Most of you probably know how to convert English words to math symbols. For example, “gained,” “got,” “increased” all mean “add” and “of” means multiply.” For a nice review of these ideas, see Section 6-H “Word Problems” of the Barron’s New SAT review book, or click here.
However, standardized test (ACT, SAT, PSAT, SSAT, etc.) problem writers are usually adults who have had more life experience than the average high school student, so they may use vocabulary that most high school students aren’t familiar. I stumbled into this realization when I was working with a 16-year-old student who got a question about “net pay” and “gross pay” wrong.
The problem was something like “During his second week on the job, Jim earned $160.00 net pay after a deduction of 18% for payroll taxes and deductions, and an additional deduction of 22% for withholding taxes. Those are the only deductions from his pay. Jim’s gross pay for his second week on the job was 100% more than his first week’s gross pay. How much was Jim’s first-week gross pay?”
The student was confused about the difference between net and gross pay, and miscalculated as a result. He let me know that he wasn’t familiar with how deductions were taken from paychecks, since he’d never had a job with actual payroll checks before. I started my first such job shortly before my 18th birthday, so I understand.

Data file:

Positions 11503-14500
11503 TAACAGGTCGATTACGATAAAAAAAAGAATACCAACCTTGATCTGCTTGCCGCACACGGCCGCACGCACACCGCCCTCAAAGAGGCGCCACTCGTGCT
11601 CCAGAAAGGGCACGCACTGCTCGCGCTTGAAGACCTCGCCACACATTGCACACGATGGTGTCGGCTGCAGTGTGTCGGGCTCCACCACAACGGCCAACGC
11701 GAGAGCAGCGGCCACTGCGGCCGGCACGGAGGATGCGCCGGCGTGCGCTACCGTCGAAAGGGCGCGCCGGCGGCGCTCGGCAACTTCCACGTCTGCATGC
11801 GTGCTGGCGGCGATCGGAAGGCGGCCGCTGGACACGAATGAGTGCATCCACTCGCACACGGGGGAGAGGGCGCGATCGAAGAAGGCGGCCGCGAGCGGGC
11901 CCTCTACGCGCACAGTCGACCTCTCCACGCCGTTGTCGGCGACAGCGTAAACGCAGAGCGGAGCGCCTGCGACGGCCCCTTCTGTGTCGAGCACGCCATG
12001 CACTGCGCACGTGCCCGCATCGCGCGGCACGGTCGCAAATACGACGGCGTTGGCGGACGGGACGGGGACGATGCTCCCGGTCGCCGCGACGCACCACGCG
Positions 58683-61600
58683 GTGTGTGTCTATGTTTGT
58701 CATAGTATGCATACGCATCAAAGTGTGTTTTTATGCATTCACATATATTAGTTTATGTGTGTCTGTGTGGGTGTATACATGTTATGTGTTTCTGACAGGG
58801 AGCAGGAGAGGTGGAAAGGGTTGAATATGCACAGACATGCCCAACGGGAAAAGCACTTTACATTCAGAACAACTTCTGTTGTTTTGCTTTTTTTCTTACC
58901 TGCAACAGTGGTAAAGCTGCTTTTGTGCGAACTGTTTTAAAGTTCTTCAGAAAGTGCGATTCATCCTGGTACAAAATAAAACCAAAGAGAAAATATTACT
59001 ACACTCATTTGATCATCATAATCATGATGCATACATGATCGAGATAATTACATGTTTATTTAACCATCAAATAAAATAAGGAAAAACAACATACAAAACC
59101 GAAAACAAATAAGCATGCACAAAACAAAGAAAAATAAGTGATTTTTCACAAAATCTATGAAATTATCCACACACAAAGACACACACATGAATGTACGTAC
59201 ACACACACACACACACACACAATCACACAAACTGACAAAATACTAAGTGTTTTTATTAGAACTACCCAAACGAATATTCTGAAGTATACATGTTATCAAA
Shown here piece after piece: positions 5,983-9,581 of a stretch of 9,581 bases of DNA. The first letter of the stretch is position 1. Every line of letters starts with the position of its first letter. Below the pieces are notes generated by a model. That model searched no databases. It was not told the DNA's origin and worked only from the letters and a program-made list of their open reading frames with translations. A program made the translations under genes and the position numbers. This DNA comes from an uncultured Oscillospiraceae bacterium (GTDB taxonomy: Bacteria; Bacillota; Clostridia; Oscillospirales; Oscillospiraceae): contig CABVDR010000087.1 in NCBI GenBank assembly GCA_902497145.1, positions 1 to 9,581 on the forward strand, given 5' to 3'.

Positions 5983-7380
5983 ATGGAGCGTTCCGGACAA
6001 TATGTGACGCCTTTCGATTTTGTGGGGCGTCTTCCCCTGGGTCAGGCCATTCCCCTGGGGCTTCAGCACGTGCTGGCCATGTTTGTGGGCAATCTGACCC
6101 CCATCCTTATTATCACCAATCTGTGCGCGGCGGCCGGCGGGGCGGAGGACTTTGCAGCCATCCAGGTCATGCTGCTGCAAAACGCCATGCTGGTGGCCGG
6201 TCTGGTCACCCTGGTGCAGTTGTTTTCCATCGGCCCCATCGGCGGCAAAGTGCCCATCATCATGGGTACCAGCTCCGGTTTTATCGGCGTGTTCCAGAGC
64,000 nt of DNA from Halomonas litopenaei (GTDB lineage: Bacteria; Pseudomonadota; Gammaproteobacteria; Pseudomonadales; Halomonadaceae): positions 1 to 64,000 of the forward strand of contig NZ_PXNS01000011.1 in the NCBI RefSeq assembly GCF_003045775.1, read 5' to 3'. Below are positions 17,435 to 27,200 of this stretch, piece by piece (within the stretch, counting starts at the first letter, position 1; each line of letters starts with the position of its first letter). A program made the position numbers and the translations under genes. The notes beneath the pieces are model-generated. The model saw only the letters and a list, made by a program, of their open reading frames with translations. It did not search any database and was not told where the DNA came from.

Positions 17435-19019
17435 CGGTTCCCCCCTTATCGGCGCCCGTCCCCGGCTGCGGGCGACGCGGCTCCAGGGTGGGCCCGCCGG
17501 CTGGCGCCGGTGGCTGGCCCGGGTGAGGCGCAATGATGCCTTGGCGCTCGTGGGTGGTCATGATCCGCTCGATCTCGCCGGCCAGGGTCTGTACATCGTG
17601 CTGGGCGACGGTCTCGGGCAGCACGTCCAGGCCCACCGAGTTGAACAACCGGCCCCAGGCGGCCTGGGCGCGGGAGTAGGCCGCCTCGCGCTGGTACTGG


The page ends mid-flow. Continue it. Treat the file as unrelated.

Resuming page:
“Gross pay” is the amount of money you made, which you can calculate by multiplying the number of hours you worked by your hourly pay rate*. “Net pay” is the amount written your paycheck, or more likely, directly deposited into your bank account. In other words, it’s your “take-home pay.” Your net pay is almost always less than your gross pay, since you almost certainly have taxes withheld by the federal, state, and/or local government, you may pay for health care or retirement plans, or may pay for other benefits (e.g., transit passes) from your gross pay. So the net pay is the pay after ALL deductions are made.
How does that work in the problem of Jim’s pay, above? It’s simple.
We know that Jim’s second-week net pay was $160.00, and his only deductions are 22% + 18% = 40%.
So $160 = (Gross)(0.6) --> Gross = $160/0.6 = $266.67.
Since $266.67 is a 100% increase over the first week’s gross pay, we have to use the percent increase/decrease formula, which is [(New Value – Old Value)/(Old Value)] * 100%
We can write this as (SW – FW)/FW * 100% = 100%, where SW is the second week’s gross pay, and FW is the first week’s gross pay. In this case, ($266.67 – FW)/FW * 100% = 100%.
Dividing by 100%, we get ($266.67 – FW)/FW = 1 , which leads to $266.67 – FW = FW,
which gives us $266.67 = FW, so FW = $133.34 (after rounding up). There's your answer. :-)
I hope this helps, and good luck if you’re taking the June SAT. :-)
*Note: You can also earn 1.5 times your rate for any hours over 40 worked in a week in all US jurisdictions, and sometimes even when you work more than an 8-hour day in some areas – this is not legal advice and I am not your lawyer- check with an attorney or your state labor department if you need legal advice regarding wage and hour law.
Author: John Linneball Who did you think? ;-)
I'm the proprietor and only tutor for this business; that's why I named it after me.